What is Cirrhosis?
Cirrhosis is a slow deterioration of the liver, which causes the liver to stop functioning properly. When it functions normally, the liver carries out several functions. These functions include removing toxins from the blood, controlling infection, producing proteins, producing bile, removing bacteria from the blood, and processing nutrients and drugs that you ingest. When damage occurs in healthy liver tissue, the body can regenerate most of the cells needed for the liver to continue functioning normally. When the liver has existing damage, the liver cannot replace these cells.
Cirrhosis has several causes. Chronic alcoholism is one of the major causes of cirrhosis. Heavy alcohol use causes irreparable damage to the liver tissue. Women have an increased risk of cirrhosis since it takes fewer drinks to cause liver damage. Hepatitis B, C, and D also play a role in the development of cirrhosis. These infections occur with exposure to infected blood. This can occur due to the shared use of needles or razors or exposure to semen and other body fluids. Hepatitis causes liver inflammation, leading to injury and cirrhosis.
Other medical conditions also contribute to the development of cirrhosis. Non-alcoholic fatty liver disease results in the buildup of fatty deposits in the liver. This results in tissue damage and increased risk for other diseases. NAFLD occurs more often in obese patients and those who have coronary artery disease or protein malnutrition. Autoimmune hepatitis causes antibodies to destroy healthy liver tissue, leading to cirrhosis. Medical conditions that destroy the bile ducts also contribute to cirrhosis. Illegal drugs, legal medications, and exposure to industrial toxins may also cause cirrhosis.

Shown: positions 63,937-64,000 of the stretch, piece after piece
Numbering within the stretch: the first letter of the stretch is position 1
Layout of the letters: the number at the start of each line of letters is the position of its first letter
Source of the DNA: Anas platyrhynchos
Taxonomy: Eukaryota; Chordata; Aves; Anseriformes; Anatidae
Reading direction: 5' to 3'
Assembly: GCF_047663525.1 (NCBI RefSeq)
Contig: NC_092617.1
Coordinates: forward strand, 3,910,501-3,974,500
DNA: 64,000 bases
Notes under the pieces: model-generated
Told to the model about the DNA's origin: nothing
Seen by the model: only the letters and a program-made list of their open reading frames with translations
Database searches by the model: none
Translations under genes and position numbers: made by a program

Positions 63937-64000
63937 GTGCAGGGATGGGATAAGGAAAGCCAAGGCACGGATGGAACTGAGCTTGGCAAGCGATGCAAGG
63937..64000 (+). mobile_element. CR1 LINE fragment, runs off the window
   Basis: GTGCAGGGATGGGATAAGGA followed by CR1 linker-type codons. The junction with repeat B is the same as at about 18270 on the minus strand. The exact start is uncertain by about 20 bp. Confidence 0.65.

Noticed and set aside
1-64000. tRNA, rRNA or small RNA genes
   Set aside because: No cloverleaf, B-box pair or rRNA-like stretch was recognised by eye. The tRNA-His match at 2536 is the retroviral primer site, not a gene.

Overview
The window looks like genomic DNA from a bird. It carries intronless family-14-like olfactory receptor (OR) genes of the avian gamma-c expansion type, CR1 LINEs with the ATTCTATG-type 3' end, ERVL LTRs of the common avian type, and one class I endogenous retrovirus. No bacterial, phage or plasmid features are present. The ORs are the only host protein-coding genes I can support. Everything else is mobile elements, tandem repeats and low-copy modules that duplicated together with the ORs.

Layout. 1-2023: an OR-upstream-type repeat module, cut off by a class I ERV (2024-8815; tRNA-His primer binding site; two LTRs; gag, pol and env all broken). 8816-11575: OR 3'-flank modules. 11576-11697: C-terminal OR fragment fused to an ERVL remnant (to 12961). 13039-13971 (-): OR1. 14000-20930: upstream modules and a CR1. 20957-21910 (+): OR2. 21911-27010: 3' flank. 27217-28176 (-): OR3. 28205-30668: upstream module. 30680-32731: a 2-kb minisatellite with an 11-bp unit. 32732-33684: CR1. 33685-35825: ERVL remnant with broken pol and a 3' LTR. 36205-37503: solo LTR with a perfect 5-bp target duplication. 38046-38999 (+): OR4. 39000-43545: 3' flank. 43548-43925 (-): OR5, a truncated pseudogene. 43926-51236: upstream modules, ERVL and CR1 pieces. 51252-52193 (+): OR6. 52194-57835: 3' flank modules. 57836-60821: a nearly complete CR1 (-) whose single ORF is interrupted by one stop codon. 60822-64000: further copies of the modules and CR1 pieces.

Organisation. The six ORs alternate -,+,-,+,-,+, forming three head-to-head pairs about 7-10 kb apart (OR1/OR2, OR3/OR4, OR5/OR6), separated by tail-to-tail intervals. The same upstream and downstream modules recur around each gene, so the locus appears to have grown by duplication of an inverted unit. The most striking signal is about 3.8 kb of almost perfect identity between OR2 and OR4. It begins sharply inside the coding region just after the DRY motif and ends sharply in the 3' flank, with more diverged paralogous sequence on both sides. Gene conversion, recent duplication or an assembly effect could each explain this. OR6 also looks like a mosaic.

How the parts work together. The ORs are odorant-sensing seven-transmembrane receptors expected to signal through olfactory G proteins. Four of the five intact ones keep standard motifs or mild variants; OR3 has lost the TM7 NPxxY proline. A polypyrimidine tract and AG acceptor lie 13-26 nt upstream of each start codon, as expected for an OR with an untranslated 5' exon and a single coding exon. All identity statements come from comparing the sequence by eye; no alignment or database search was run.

As cirrhosis gets worse, symptoms start to appear. Symptoms of cirrhosis include fatigue, weakness, nausea, loss of appetite, weight loss, itching, abdominal pain, buildup of fluid in the abdomen, and weakness.
How Long Do You Live with Cirrhosis of the Liver?
If you’re wondering, “How long do you live with cirrhosis of the liver,” there’s no one answer for every person. It depends on how well you manage your disease. Cirrhosis has many complications, some of which can increase the risk for other medical conditions. These complications include portal hypertension, swelling (edema), ascites (buildup of fluid in the abdomen), bruising, bleeding, spleen enlargement, jaundice (yellowed skin), medication sensitivity, gallstones, liver enlargement, type 2 diabetes, insulin resistance, liver cancer, immune problems, and infection.
Doctors use several blood tests to determine the severity of cirrhosis. These blood tests include the INR blood test, which measures blood clotting tendencies; the creatinine blood test, which measures kidney function; and the bilirubin test, which checks the levels of bile pigment in the blood.
Proper treatment of cirrhosis includes eating a healthy diet and avoiding alcoholic beverages. A low-fat, low-cholesterol diet can slow the progression of cirrhosis and help you reduce the risk for other medical conditions. Reducing alcohol intake prevents further damage to the liver. If cirrhosis progresses, and other treatment measures stop working, a liver transplant can relieve the symptoms of cirrhosis and extend a person’s lifespan.